Neighbor makes signs warning drivers to "slow down"
Neighbor uses signs to get drivers to slow down Video by fox4now.comvideo
CAPE CORAL - A Cape Coral resident tired of seeing cars race down his side street is taking matters into his own hands.
"We play in the back most of the time," said Sarah Foley, a single mother of a 2-year-old son, "because it's scary playing out front."
Foley's son, Connor, has a habit of running towards the road. He tried to several times when Fox 4 was there.
"I run after him really fast and grab him," said Foley. "Spank his butt, tell him don't go by the road."
Foley lives on Del Pine Drive - a busy side street near a Target shopping plaza - connecting Pine Island and Pondella.
Up until last week, there was no posted speed limit sign.
"They're coming down the street at 50, 60 miles per hour sometimes," said neighbor Billy Waddell. "The thought of something happening to Connor just breaks my heart and kills me."
Waddell took matters into his own hands. To send a message, he constructed his own speed limit. The spray-painted board informs drivers of the 30 mph speed limit and warns people to slow down.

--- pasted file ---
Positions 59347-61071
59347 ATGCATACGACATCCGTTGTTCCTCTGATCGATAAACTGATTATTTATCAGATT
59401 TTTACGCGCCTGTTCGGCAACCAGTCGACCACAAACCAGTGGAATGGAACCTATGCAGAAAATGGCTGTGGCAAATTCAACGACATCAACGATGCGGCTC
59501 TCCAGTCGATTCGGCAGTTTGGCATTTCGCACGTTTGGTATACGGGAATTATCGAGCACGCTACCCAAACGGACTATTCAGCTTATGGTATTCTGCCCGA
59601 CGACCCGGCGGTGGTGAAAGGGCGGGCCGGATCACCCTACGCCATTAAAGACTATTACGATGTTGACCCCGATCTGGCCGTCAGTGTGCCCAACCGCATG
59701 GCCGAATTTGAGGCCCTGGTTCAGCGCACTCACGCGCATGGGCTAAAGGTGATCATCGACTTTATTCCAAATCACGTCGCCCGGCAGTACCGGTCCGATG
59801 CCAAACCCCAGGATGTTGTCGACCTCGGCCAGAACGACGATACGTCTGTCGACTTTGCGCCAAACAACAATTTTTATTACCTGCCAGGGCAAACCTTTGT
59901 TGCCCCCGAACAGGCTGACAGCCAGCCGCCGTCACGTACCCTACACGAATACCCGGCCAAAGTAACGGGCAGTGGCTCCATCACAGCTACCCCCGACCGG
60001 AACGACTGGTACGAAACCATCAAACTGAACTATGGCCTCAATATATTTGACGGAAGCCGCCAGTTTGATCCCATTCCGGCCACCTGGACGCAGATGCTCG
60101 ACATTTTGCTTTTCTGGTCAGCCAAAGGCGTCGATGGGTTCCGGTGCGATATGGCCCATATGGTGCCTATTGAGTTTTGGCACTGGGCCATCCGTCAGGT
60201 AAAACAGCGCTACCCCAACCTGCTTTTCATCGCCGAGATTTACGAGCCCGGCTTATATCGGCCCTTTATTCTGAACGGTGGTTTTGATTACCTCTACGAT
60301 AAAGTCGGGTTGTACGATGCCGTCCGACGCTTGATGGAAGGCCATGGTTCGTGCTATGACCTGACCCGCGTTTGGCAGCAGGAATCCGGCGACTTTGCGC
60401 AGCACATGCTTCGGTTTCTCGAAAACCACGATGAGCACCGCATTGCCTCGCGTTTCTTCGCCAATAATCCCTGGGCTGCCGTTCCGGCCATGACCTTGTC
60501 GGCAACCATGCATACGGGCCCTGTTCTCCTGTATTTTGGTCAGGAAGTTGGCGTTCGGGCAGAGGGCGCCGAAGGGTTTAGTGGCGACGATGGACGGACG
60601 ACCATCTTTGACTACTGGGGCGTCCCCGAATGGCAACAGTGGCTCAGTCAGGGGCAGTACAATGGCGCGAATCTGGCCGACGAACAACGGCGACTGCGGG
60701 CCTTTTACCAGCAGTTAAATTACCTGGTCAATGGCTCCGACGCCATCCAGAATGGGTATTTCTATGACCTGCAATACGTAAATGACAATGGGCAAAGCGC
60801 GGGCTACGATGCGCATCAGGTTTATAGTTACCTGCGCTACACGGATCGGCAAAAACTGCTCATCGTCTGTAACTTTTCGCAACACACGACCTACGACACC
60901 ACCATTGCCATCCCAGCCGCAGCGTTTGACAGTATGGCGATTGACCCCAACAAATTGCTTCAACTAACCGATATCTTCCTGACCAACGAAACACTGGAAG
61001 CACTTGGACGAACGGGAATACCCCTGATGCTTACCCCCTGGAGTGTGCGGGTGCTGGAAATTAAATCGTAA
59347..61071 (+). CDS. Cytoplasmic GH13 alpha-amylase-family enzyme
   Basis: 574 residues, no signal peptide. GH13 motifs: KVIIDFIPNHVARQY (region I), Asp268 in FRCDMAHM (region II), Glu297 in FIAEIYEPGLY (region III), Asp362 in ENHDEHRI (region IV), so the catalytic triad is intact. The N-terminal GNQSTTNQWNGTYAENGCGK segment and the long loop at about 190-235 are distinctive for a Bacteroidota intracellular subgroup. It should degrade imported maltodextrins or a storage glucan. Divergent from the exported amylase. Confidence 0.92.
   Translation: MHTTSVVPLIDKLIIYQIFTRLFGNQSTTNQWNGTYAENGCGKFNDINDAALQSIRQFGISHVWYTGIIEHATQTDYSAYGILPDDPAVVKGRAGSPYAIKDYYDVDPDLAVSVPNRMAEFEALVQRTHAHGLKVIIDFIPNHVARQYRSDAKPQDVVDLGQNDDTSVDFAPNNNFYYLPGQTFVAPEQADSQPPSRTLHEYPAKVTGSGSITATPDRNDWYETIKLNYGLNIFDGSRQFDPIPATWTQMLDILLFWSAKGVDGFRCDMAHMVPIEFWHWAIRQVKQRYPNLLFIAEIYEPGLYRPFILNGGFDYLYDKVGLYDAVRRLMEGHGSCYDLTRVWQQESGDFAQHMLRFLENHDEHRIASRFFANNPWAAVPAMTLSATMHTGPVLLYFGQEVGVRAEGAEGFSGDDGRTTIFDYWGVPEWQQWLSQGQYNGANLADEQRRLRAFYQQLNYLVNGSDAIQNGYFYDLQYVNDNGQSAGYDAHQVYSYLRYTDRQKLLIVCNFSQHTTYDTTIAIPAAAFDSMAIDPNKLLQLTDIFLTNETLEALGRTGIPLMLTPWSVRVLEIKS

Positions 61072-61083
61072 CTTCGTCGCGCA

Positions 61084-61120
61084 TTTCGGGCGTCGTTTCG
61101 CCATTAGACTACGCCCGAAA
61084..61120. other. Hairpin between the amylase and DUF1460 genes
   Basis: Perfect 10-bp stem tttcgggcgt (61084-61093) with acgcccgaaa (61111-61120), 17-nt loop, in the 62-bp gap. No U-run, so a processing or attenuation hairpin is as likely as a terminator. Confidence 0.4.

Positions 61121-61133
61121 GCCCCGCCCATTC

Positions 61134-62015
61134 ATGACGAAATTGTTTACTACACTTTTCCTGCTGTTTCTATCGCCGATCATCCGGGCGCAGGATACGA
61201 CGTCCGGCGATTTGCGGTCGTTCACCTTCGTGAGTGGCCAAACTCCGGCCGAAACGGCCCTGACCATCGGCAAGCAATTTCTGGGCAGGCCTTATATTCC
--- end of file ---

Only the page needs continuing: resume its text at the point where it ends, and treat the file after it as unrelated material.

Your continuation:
"We get the guys come through with 4-wheel drives and they just haul butt down the road," said Waddell, "past our house revving their engines just to show off and there's no need for it."
Waddell posted another sign informing drivers of the speed limit. And has sat in his pickup truck for 10 days, five hours a day, waving a sign saying "30" at drivers.
"He's a great kid," said Waddell, "she's a great neighbor, a great mom...I'll do anything I can to watch out for them."
Foley called the sign "pretty awesome" and says she wasn't aware her street lacked a speed limit sign - until Waddell made one.
After speaking with a police officer, Waddell reached out to the city for help. They referred his concern to the Lee County Department of Transportation. After examining the road, the DOT determined Del Pine should have its own speed limit signs.
Two 30 mph signs were installed last week.
"We can't be everywhere at once," said Randy Serchie, the Lee County DOT Deputy Director. "And we appreciate when issues are brought to our attention. We hope we act on them quickly like in this case."
"I was really pleased," said Waddell.
While drivers are slowing down, Waddell says his hand-made signs aren't coming down. Because when it comes to Connor, they're not taking chances.
"Please slow down," said Foley. "When there's houses around you never know who lives there, little kids, little babies."
The new speed limit signs cost the county $200.